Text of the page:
Interactome Analysis of Microtubule-targeting Agents Reveals Cytotoxicity Bases in Normal Cells
Gutiérrez Escobar, Andrés Julián | 2017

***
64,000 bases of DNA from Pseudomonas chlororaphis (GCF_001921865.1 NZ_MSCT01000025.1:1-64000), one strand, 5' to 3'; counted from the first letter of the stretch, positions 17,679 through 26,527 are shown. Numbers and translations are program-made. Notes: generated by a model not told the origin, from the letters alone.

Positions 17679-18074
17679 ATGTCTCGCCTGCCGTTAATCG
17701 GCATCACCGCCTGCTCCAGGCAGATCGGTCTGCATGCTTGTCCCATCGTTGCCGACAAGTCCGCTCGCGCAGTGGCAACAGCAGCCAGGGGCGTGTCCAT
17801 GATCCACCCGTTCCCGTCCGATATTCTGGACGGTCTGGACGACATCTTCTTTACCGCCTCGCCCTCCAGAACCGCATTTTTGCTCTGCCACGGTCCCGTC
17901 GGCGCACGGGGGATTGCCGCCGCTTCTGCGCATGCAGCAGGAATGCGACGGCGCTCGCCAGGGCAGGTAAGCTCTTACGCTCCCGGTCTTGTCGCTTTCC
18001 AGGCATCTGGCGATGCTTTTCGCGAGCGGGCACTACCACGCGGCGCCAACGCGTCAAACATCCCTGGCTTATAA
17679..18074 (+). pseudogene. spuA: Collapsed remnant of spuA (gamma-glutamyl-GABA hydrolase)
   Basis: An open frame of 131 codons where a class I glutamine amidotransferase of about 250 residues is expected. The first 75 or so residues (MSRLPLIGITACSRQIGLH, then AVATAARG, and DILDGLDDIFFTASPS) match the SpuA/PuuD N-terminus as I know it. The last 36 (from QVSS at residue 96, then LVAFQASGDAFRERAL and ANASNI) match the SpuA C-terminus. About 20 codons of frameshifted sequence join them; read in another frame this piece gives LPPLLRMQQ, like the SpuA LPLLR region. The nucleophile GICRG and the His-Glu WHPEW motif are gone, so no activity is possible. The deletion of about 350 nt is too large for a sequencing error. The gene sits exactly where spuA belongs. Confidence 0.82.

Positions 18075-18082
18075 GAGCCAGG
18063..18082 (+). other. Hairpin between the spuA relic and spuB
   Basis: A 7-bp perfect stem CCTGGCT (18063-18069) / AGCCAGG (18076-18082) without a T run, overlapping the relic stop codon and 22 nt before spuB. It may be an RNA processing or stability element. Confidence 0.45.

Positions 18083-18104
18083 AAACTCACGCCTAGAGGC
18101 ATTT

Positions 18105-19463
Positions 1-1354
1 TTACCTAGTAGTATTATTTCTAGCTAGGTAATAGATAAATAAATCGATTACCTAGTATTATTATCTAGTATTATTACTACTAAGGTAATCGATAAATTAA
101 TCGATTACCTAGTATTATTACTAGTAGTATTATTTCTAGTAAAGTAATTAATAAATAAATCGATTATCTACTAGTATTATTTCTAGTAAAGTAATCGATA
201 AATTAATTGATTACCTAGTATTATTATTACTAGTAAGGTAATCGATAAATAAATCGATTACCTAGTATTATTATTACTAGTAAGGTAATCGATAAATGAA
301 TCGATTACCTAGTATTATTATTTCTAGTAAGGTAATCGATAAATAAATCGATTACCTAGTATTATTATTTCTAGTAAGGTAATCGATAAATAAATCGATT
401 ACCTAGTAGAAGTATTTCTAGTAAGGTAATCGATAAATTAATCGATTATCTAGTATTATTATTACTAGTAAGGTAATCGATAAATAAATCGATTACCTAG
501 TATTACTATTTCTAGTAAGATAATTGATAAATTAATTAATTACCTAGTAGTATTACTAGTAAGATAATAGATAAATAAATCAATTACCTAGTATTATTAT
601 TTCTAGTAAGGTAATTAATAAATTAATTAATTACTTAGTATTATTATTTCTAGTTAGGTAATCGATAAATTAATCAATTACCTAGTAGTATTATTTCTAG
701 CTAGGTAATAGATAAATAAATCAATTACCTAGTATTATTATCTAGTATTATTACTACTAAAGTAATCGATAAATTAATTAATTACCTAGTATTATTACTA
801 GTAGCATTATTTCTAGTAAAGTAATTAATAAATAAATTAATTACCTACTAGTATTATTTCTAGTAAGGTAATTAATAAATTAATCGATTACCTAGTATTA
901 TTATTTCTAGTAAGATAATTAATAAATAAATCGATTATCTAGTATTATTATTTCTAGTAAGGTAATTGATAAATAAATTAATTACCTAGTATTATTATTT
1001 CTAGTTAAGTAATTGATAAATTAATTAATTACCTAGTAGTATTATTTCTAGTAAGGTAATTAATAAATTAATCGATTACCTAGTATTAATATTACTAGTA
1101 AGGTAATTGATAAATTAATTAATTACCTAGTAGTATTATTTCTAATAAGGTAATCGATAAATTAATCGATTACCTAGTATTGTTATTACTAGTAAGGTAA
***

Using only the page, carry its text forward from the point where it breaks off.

Cancer causes millions of deaths annually and microtubule-targeting agents (MTAs) are the most commonly-used anti-cancer drugs. However, the high toxicity of MTAs on normal cells raises great concern. Due to the non-selectivity of MTA targets, we analyzed the interaction network in a non-cancerous human cell. Subnetworks of fourteen MTAs were reconstructed and the merged network was compared against a randomized network to evaluate the functional richness. We found that 71.4% of the MTA interactome nodes are shared, which affects cellular processes such as apoptosis, cell differentiation, cell cycle control, stress response, and regulation of energy metabolism. Additionally, possible secondary targets were identified as client proteins of interphase microtubules. MTAs affect apoptosis signaling pathways by interacting with client proteins of interphase microtubules, suggesting that their primary targets are non-tumor cells. The paclitaxel and doxorubicin networks share essential topological axes, suggesting synergistic effects. This may explain the exacerbated toxicity observed when paclitaxel and doxorubicin are used in combination for cancer treatment.